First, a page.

Yes. I think that 48 is max with horizontal overscan of 416 px. With only vertical overscan can use same line displaying code as with regular screen, except line 228 where we need some extra writes to video freq. register at line start.
Famous Schrodinger's cat hypothetical experiment says that cat is dead or alive until we open box and see condition of poor animal, which deserved better logic. Cat is always in some certain state - regardless from is observer able or not to see what the state is.

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Re: PhotoChrome v6

Postby dml » Thu Dec 05, 2013 12:53 pm

AtariZoll wrote:Yes. I think that 48 is max with horizontal overscan of 416 px.


It used to be ;-)

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Re: PhotoChrome v6

Postby nativ » Thu Dec 05, 2013 5:41 pm

Forgot to comment earlier [smilie=greencolorz4_pdt_02.gif] [smilie=greencolorz4_pdt_08.gif] [smilie=greencolorz4_pdt_02.gif] [smilie=greencolorz4_pdt_01.gif]

and what is the most 'animated' screen colours available to do? The Ratio of colours per free cycles left for logic and other things ;D

are there GFA and STOS extensions / inlines ?

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Re: PhotoChrome v6

Postby dml » Thu Dec 05, 2013 6:02 pm

nativ wrote:and what is the most 'animated' screen colours available to do? The Ratio of colours per free cycles left for logic and other things ;D


I can't answer this trivially because it would depend on what you are trying to achieve, or how many displaylines you want to use for the image.

For the mode I described here - specifically the fullscreen/overscan case - there are no cycles left for any of the active displaylines. Not even spare/dead ones within the scanline. They are all used to hold the image. If you give back displaylines in the top/bottom border, you get that percentage of CPU time back. If you give up some colour changes during the line, you get a few cycles free per line if you are able to use them (only by interleaving some custom asm with the displayrout - no other way to use those cycles)

Generally though, all hicolour modes of this kind consume 100% CPU for active displaylines and it's a matter of deciding how many lines you can afford, versus the other work you need to do. Inactive lines are free to use by the CPU. So most demos which use these modes, have to conduct their other business in the top/bottom border - and it's usually very limited.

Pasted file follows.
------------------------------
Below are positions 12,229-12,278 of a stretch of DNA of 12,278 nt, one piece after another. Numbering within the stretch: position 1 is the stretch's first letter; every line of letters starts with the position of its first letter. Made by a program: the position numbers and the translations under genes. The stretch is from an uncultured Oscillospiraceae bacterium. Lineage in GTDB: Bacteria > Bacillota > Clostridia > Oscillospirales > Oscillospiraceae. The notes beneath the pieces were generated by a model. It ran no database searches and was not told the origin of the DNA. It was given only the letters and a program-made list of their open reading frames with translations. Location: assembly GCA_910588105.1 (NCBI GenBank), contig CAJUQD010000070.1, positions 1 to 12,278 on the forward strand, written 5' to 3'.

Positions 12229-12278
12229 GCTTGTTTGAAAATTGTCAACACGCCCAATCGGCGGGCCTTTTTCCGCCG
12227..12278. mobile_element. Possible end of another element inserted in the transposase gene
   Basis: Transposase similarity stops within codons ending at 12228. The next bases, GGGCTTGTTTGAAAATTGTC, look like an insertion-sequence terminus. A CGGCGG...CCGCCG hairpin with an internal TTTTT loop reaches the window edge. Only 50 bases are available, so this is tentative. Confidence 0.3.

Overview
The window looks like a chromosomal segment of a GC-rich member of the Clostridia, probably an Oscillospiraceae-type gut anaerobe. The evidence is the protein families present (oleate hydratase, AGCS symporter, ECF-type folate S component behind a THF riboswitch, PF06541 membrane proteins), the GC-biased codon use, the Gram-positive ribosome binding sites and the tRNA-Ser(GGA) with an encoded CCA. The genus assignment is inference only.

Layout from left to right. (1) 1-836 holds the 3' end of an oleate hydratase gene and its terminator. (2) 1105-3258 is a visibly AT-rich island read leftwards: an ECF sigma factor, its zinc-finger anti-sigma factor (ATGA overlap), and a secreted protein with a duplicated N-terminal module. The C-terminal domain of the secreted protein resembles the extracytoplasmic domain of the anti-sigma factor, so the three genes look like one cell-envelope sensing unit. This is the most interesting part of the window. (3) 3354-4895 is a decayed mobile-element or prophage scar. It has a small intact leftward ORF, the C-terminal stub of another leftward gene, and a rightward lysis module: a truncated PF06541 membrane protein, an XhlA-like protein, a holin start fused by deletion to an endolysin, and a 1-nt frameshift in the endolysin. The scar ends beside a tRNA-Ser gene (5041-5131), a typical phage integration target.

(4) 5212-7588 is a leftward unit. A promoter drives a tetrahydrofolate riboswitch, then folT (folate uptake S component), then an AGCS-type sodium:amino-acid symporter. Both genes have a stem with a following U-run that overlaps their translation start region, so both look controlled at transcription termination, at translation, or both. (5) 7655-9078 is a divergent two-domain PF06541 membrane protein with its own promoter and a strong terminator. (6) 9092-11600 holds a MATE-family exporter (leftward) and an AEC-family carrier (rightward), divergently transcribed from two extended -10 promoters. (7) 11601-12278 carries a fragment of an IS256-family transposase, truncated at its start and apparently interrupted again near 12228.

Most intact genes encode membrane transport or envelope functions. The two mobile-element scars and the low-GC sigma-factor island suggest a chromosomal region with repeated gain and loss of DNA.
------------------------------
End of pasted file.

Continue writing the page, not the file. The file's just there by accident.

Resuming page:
There are exceptions to this but they are not 'typical' and usually for a specific effect.

If you want to move a lot of stuff around the screen while using extra colours I figured out a different way to do that which is written up in a separate thread. Then you have 100% CPU free, but limited to around 48-120 colours (most typically around the 64 mark).

nativ wrote:are there GFA and STOS extensions / inlines ?
:cheers:


For this? No - it's very new and I'm still working on the asm version. It's unlikely I'll be able do STOS/GFA versions myself - but I'll help anyone who wants to wrap a small asm module for those languages when it's done. There are extensions for the old PCS but they are very old (It's been too many years since I was anywhere near STOS).

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Re: PhotoChrome v6

Postby dml » Thu Dec 05, 2013 6:12 pm

I'm going to try to post a combined test tonight (famous last words!).

I was already prepared to do this yesterday then ran into a really bizarre problem involving overscan and various power supplies - which probably merits a separate thread :)

This particular issue is now fixed (although it may not be the last of its kind) and so I'll try again. I'm a bit pushed for free time tonight so if it doesn't appear later it will be tomorrow or the weekened.

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Re: PhotoChrome v6